In his first year of medical school, Daniel Marchalik, M.D., a literature major in his undergrad years, found Cervantes’ “Don Quixote” had been displaced by Netter’s “Atlas of Human Anatomy.”
Marchalik missed reading those humanizing novels that put him in touch with the thoughts and feelings that many busy, medical students come to ignore, he writes in a blog post on The New York Times. But it was that love of books that inspired Marchalik, a urologist and surgical resident based in the District of Columbia, to develop and head the literature and medicine track at the Georgetown University School of Medicine.
Medical school students that opt for the track get to read a series of books each semester in their literature class that have nothing to do with medicine, but lots to do with life. They read books with poetic titles such as “The Particular Sadness of Lemon Cake” and “All the Light We Cannot See.” In monthly meetings, the students come together to discuss the various works of fiction in a ‘book club’ format.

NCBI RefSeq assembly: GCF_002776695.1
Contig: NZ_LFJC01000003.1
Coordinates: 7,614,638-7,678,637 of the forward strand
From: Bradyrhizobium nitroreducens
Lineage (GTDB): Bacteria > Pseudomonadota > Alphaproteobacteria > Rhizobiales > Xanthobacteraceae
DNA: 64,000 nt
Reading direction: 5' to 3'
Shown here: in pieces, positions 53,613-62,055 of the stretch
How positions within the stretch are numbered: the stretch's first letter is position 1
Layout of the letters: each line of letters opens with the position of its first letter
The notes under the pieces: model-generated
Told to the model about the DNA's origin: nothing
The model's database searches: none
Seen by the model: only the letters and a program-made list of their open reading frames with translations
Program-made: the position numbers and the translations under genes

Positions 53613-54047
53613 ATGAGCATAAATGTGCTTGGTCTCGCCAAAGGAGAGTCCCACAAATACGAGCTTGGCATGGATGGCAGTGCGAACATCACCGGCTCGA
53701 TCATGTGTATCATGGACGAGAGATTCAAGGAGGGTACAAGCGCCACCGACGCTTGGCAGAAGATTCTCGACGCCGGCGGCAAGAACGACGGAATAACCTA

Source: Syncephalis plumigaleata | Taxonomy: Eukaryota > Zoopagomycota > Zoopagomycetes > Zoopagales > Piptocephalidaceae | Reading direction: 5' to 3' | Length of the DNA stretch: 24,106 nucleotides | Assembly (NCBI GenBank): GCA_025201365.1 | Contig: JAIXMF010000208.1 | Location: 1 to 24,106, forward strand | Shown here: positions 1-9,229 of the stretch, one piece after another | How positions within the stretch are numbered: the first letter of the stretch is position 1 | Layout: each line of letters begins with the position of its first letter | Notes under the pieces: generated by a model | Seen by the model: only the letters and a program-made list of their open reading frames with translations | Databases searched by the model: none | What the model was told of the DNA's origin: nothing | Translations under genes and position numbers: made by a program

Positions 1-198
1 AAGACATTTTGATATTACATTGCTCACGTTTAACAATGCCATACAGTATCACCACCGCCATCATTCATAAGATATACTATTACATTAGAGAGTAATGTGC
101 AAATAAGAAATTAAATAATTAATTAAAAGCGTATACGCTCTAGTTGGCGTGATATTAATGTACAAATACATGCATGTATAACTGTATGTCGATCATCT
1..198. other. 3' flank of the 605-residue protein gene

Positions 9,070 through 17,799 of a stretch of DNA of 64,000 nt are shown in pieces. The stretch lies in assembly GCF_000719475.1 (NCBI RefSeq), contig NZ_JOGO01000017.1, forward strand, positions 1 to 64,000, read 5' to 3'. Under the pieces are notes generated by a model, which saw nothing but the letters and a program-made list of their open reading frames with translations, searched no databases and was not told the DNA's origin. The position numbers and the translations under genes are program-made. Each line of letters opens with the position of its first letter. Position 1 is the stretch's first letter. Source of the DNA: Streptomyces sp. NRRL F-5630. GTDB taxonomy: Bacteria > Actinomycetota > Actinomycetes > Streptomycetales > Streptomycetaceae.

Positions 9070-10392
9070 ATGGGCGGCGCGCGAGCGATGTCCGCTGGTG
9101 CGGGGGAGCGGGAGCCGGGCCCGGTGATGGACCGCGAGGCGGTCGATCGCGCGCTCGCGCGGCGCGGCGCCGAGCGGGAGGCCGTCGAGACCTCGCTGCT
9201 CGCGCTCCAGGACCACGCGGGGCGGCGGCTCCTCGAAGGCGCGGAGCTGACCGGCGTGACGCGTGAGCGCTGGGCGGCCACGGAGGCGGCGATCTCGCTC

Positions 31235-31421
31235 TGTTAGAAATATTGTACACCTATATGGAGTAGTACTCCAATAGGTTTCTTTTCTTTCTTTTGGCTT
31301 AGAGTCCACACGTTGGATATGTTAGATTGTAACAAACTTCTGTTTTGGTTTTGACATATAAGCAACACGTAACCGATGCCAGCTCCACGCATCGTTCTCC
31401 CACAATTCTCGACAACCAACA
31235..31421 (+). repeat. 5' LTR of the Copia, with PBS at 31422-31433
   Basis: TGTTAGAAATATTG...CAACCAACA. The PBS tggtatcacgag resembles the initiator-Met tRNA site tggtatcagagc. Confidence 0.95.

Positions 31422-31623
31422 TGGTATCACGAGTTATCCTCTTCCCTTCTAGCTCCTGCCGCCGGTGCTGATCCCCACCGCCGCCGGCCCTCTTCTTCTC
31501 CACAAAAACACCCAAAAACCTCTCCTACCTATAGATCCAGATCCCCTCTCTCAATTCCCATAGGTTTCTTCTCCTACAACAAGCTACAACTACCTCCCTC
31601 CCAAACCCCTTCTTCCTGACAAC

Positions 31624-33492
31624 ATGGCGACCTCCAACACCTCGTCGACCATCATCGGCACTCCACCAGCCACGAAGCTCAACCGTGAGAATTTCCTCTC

The goal of the course is to “foster habits of reflection” over four years of medical school, Marchalik wrote in the Times. It was that desire for reflection that inspired him to form a book club that later grew into that official course.
“Our busy jobs on the hospital wards require precision and efficiency, but in literature class we can slow down and explore human lives and thoughts in a different, more complex way. The class is an anatomy lab of the mind. We examine cultural conventions and conflicting perspectives, and reflect on our own preconceived notions about life and work,” he wrote.
The course is not so surprising given the fact that doctors have been using literature and art to sort out complex human emotions and questions that often confront them in their profession. So many physicians and healthcare professionals turn to creative writing to cope with the emotional burden of their work, that it has become its own genre, with its own literary journals and prizes.
Art also has a role to play in physician wellness. Concerned about physician burnout and the high rate of suicide within the profession, Stanford University is using the arts, including a writer’s group and literature discussion series, to help its physicians communicate about their work and emotions.
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